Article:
Hundreds of QR codes have appeared on boarded-up homes throughout Baltimore over the past month, as part of a city effort to help residents seeking information on vacant properties.
Last year, the Baltimore City Council moved to require housing officials to place signs on the city’s roughly 15,600 vacant properties, about 1,350 of which are city-owned, advertising how neighbors can access information about each one.
When scanned, a QR code on the signs directs residents to a preexisting Department of Housing and Community Development page, where they can search for ownership information and other records. The signs also direct residents to call 410-396-0896 to access the information, or dial 311 if the property needs to be cleaned or boarded.
The signs could be a boon for activists eager to inform communities about vacant properties, and for neighbors seeking contact information for owners when problems arise. But reaching owners can prove challenging, and that’s just the first step in a long process aimed at reducing blighted property.
As of June 29, city officials had placed the signs on 655 vacant properties, said Tammy Hawley, spokeswoman for the city’s housing department.
Code enforcers have been placing signs on the relevant properties while making their rounds, Hawley said. Originally, the bill called for property owners to place the signs themselves, or face daily fines. But officials cited logistical problems with that requirement.
The department is hopeful the signs will raise awareness among city residents about the challenges of tackling vacancies and blight.
“We think that this helps everyone understand what we’re up against with these absent owners,” Hawley said.
For much of the last decade, the number of vacant properties in the city was between 16,000 and 17,000. In 2016, the state announced a major funding scheme — $94 million over four years for demolitions and $600 million in subsidies to encourage redevelopment. Three years later, the city announced a goal of dropping the number of vacant homes below 15,000 by the summer of 2020. But as officials have demolished vacant homes, more have sprung up in their place.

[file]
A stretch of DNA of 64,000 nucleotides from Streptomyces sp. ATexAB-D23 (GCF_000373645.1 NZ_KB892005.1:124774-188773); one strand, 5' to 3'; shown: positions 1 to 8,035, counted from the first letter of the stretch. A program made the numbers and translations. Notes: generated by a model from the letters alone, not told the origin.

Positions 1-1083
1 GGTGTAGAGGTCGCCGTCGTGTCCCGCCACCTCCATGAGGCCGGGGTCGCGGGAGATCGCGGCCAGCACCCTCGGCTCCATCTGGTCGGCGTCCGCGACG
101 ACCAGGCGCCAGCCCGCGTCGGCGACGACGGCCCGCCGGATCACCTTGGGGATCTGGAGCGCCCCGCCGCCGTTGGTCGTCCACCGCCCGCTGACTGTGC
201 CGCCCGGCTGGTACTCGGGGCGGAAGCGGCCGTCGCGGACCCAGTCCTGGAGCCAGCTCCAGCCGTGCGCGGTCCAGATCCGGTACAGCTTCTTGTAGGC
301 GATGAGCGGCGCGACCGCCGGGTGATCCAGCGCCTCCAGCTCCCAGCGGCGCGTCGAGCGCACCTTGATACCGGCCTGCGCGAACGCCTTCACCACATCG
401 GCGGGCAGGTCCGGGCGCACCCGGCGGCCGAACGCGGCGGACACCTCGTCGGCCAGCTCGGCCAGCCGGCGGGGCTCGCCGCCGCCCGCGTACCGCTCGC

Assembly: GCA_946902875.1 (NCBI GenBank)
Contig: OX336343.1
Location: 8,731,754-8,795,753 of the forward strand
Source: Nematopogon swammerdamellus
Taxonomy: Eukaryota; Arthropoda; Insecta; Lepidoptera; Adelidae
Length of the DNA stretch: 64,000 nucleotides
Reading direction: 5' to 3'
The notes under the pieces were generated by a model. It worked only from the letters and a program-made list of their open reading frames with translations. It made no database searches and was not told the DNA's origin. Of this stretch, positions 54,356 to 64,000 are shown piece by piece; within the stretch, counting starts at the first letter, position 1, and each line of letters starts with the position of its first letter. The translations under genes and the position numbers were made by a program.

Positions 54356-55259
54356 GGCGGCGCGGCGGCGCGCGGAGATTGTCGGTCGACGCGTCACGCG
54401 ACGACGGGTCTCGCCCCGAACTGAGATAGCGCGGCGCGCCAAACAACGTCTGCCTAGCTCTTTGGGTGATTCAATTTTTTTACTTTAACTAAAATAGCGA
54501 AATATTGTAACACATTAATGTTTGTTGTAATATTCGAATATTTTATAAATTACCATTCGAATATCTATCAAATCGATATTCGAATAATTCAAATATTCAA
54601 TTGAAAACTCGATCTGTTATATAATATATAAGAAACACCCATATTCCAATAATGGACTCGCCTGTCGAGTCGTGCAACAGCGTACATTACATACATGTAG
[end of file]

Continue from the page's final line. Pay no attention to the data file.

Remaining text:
The signs can only do so much, said Carol Ott, tenant advocacy director at the Fair Housing Action Center of Maryland. Sometimes the properties are owned by individuals who have since died. Sometimes the listed owner is really a limited liability company, and finding contact information for a relevant person can prove challenging. So frustrated neighbors who come upon and scan the QR codes might hit dead ends more often than not, Ott said.
“You’re constantly chasing people down; you’re chasing companies down; you’re chasing ownership records,” Ott said. “And it’s a lot like playing whack-a-mole.”
Solving the puzzle, and then trying to abate the problems of vacant properties, whether rodent infestations or hazardous conditions, can feel like a full-time job, she said.
Over the years that Ott wrote about vacant properties in her blog, Housing Policy Watch, she reckons she dug up information about 1,300 of them. She estimates fewer than 100 were placed into receivership, and about half of those were actually rehabilitated.
Recently, Nneka Nnamdi, founder of Fight Blight Bmore, came upon one of the signs in the city’s Upton neighborhood. She was concerned that the QR code was small, and she had to walk close to the building to scan it.
“You have to get too close to a building that has a vacant building notice, which essentially means it’s not safe,” Nnamdi said.
Anyone uncomfortable approaching the signs can seek the information online or call the listed phone number, Hawley said in a statement.
“The signs were kept to a minimum size by design so as not to clutter neighborhoods with large signage throughout,” she wrote.
It would be more helpful if each QR code took users to a page about the property, rather than a search engine, Nnamdi said. But that would have required officials to create 15,000 unique QR codes, Hawley said.
“It just creates an additional step,” Nnamdi said. “So, this is one step toward what is needed, but it is not as robust as I would like to have seen.”
Beyond that, there are a slew of policy changes needed to address blight in Baltimore neighborhoods, Nnamdi said: The city should embrace redevelopment led by individual communities, all the while tackling smaller policy issues. For one thing, she said, the city ought to modify its Adopt-a-Lot program, which allows residents to care for city-owned vacant lots, and use them for community gardens or recreational areas, to allow a path to ownership.
“Basically, it’s extracting the labor from people and community to upkeep city-owned property for the city to do whatever they want with them whenever they will,” Nnamdi said.
In response, Hawley said in an email: “The Adopt-a-Lot program is currently a free program designed for interim use of city-owned vacant lots without the burden of taxes or other financial obligations. The City presently provides opportunities for ownership of city-owned property through land disposition agreements when plans for the area support the conveyance of such properties.”
The city could also adjust the policy surrounding who can purchase tax liens, Ott said, including to restrict those who have been convicted of bid-rigging in other municipal auctions.
In the meantime, it may be slightly easier for residents to get to know, and possibly put pressure on, problematic owners, activists say.
Ott took a similar tack back in 2013, when she helped a local artist identify abandoned properties where they could paint murals featuring a QR code with property information. One property owner sued Ott, but a judge dismissed the case.
Hawley said the new procedure isn’t so much about shaming, but about raising community awareness about the problems facing Baltimore.
“It’s not about shaming,” Hawley said. “It’s about pride in our city.”